Recently Bill C-290, An Act to amend the Criminal Code (sports betting), passed the House of Commons and is now in the Senate. This bill would legalize single event sport betting in Canada. Currently, gamblers must bet on a minimum of three games simultaneously. I am opposed to this legislation and want to explain why.
Through the Criminal Code, the federal government determines what forms of gambling, if any, will be legal in Canada, and what forms of gambling will be illegal. The provinces manage those forms of gambling that the Criminal Code deems legal.
Since 1969, the Criminal Code has been amended several times to remove restrictions on various forms of gambling, resulting in huge increases in gambling. Statistics Canada indicates that gross revenues from government-run gambling operations increased five-fold from $2.73 billion in 1992 to $13.75 billion in 2007.
However, gambling revenues come at a high cost to society. Research shows that government-sponsored gambling has dangerous social consequences. A study by the Boston College Law Review found that children, lower income families and people with compulsive personalities are among those who suffer the most.
In 1998, the Quebec coroner’s office linked 27 of the province’s 1,271 suicides to problem gambling. By 2004, that number had increased to 32 out of 1,172 suicides. A similar trend exists in Ontario. A report by Ontario’s Chief Coroner revealed that gambling-related suicides more than tripled between 1998 and 2007. Since many provinces do not have a formal reporting system for gambling-related suicides, the above figures are likely much higher if all gambling-related suicides were reported. In fact, the Canada Safety Council estimates that over 200 gambling-related suicides take place in Canada every year.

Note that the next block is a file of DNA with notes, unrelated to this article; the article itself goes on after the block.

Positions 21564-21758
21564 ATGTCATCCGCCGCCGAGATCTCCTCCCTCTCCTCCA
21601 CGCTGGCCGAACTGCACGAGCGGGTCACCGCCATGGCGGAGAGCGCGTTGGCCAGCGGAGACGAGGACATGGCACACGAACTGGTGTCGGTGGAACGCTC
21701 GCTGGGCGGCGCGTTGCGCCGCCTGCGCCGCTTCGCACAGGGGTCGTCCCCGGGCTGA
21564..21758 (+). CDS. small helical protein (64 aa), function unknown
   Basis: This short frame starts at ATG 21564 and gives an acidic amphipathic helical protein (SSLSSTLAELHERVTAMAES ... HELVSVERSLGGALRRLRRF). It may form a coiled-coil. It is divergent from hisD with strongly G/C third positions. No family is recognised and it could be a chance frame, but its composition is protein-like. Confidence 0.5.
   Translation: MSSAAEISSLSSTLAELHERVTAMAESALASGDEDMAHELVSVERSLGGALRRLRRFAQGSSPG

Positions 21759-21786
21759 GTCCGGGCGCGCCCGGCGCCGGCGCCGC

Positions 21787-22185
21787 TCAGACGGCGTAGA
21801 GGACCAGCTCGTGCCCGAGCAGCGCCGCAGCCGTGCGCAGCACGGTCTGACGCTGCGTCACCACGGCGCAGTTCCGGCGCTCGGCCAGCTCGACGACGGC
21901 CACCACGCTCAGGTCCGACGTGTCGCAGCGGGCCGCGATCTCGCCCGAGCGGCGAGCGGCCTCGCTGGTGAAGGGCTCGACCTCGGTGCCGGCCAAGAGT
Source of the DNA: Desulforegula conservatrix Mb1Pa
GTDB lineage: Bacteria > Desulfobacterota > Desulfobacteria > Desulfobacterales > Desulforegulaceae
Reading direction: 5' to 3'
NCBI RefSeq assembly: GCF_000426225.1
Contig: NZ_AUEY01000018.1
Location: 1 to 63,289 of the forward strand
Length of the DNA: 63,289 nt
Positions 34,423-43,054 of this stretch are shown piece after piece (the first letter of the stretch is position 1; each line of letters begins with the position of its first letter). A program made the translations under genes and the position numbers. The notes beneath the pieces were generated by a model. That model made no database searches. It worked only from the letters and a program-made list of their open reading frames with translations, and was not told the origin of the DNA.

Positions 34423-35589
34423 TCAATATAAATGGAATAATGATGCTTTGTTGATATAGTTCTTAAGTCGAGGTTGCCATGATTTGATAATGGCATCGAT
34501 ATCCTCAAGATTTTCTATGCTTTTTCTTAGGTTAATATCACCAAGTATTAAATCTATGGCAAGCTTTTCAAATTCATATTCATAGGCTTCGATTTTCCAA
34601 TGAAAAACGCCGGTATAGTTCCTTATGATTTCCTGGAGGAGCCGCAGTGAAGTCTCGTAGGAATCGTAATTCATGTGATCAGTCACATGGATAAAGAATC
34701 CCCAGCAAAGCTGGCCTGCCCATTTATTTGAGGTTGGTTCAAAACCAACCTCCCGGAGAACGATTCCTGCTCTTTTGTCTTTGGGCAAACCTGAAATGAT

Gambling is an inefficient way of raising revenues for government. For each dollar in revenue, governments must spend 50 cents to collect. In other words, governments across Canada spent $6.9 billion to collect $13.75 billion in gambling revenues in 2009, resulting in a $6.7 billion contribution to government coffers. Raising $6.7 billion in revenue through traditional means would be far more effective and efficient.
Gambling does not create good employment. Data from Statistics Canada indicates that workers in the gambling industry were more likely to be hired by the hour and at lower hourly rates than workers in non-gambling industries. Some argue that organized crime benefits from the prohibition of single sports betting. However, the same could be said of prostitution. Most do not argue for the legalization of prostitution, even though organized crime benefits from its prohibition under the Criminal Code. Various forms of gambling have been legal in Canada for decades. This will no doubt continue as governments have become reliant on gambling revenues. However, we should not add to the adverse social costs of gambling by expanding it through the legalization of single sports betting.
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